Afomu Kelley was just 11 years old when she left Liberia with her mother in the early days of a civil war in 1990. She remembers standing in a crowd jostling to board an airplane to the United States for what she thought would be a six-week vacation.
Instead, the war in Liberia escalated and Kelley, now 40, never returned to the West African country. She grew up in Northern Virginia, where she finished high school early, and attended the University of Maryland. She has an American accent. Sometimes she doesn’t feel like an immigrant.
But at the end of this month, she may be forced to return to a homeland she barely remembers.
On March 31, the program [Temporary Protected Status] that has allowed Kelley and more than 800 other Liberian immigrants to live legally in the United States for decades will end, the result of President Trump’s decision to terminate a protection against deportation that has been in place for nearly 28 years.
“It is cruel to tell me that I have to go back to a place that I don’t know,” said Kelley, who lives in Greenbelt, Md., with her daughters, ages 9 and 11. “I don’t even know the street I lived on. But I can tell you every diner between here and New Hampshire.”
From the Washington Post
What is Temporary Protected Status?
Per the Migration Policy Institute, TPS allows nationals of certain countries to temporarily live and work lawfully in the United States if DHS determines that they are unable to safely return due to natural disaster, armed conflict, or other extraordinary and temporary circumstances. TPS can be granted for periods of six to 18 months, after which DHS, with the input of the State Department, re-evaluates the designation. If country conditions still threaten the safety of returning nationals, or if the foreign government is unable to handle returns.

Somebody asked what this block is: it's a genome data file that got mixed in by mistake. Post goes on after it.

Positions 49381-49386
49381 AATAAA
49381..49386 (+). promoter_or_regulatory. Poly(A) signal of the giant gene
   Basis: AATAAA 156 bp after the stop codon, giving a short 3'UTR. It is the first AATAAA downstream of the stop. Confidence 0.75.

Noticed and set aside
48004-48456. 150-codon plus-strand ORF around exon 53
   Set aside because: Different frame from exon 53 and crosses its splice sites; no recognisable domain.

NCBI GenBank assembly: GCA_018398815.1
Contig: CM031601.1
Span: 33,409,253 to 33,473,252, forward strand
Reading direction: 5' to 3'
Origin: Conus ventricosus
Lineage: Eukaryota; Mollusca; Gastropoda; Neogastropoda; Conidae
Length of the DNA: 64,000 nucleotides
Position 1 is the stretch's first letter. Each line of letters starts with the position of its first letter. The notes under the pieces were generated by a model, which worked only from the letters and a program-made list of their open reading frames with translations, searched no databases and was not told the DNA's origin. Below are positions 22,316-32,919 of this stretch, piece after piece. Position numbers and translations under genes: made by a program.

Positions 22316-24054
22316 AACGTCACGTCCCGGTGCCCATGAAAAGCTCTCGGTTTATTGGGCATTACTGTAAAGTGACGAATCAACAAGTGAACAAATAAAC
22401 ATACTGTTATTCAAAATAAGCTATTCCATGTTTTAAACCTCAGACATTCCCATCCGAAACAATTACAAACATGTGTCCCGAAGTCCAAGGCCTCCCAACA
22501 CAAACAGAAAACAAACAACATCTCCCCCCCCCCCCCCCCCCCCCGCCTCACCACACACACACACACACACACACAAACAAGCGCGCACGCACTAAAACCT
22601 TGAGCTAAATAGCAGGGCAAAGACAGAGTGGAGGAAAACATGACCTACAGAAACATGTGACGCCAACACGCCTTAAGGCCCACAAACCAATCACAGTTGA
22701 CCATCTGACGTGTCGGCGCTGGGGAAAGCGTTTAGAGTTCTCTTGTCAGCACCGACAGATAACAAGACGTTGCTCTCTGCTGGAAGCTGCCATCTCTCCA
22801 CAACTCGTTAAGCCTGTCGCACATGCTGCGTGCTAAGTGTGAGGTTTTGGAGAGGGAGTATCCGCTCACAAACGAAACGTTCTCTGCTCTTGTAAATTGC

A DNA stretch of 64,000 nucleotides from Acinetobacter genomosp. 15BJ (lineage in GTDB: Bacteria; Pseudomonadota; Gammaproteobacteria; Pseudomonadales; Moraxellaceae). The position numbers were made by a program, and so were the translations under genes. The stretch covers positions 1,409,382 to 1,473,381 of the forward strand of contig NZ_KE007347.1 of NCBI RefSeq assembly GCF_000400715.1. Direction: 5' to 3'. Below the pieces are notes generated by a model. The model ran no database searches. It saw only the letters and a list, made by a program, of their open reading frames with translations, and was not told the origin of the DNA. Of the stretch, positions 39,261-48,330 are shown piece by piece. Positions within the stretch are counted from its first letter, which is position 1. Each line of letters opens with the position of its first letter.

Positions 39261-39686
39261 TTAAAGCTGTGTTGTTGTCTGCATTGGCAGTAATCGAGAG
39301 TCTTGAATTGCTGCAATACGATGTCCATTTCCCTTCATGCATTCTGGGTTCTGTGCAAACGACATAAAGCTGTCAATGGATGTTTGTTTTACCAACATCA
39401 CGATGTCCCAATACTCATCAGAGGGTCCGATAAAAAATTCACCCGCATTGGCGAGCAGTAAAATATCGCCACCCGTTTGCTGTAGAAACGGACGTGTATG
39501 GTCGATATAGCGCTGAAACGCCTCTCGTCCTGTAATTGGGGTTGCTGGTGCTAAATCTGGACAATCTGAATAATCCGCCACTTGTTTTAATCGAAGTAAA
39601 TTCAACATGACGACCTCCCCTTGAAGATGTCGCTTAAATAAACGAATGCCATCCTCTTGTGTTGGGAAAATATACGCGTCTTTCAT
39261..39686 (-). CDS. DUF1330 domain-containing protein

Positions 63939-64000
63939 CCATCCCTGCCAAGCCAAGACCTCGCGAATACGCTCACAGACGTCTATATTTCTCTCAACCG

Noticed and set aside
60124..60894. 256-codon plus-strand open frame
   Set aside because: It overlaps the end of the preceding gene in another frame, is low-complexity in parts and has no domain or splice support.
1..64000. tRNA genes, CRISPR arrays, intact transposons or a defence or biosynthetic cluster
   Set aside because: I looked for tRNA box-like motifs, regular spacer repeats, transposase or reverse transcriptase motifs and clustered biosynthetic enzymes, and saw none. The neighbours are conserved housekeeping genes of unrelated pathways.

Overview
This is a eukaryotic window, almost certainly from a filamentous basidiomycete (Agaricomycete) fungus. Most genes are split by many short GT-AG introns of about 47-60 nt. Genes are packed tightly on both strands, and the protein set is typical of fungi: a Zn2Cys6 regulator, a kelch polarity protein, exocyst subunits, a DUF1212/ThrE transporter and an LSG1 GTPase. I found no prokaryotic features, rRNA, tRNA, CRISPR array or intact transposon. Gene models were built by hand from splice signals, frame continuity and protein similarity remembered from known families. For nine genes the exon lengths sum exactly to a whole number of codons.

Many persons have held TPS for almost two decades, and have established strong community ties in the United States. Currently, ten countries have TPS, with Salvadorans making up 60 percent of the nearly 437,000 TPS recipients.
On October 3, 2018, a federal court judge in California issued a preliminary injunction blocking the Trump administration from terminating TPS for over 250,000 immigrants from El Salvador, Nicaragua, Haiti and Sudan. The ruling came in response to a lawsuit filed in March 2018, claiming that the government terminated TPS designations as a result of a predetermined agenda and in violation of the law. The ruling is on appeal to the U.S. Court of Appeals for the Ninth Circuit.
On March 1, 2019, DHS issued a notice in the Federal Register stating that while the preliminary injunction is in place, the affected TPS holders will retain their status and work permits through January 2, 2020. DHS will continue to extend the validity of their immigration documents in nine-month intervals. Also, it states once the litigation is completed, and if the courts have issued a final ruling that the terminations were proper, DHS will allow for a 120-day “orderly transition” period.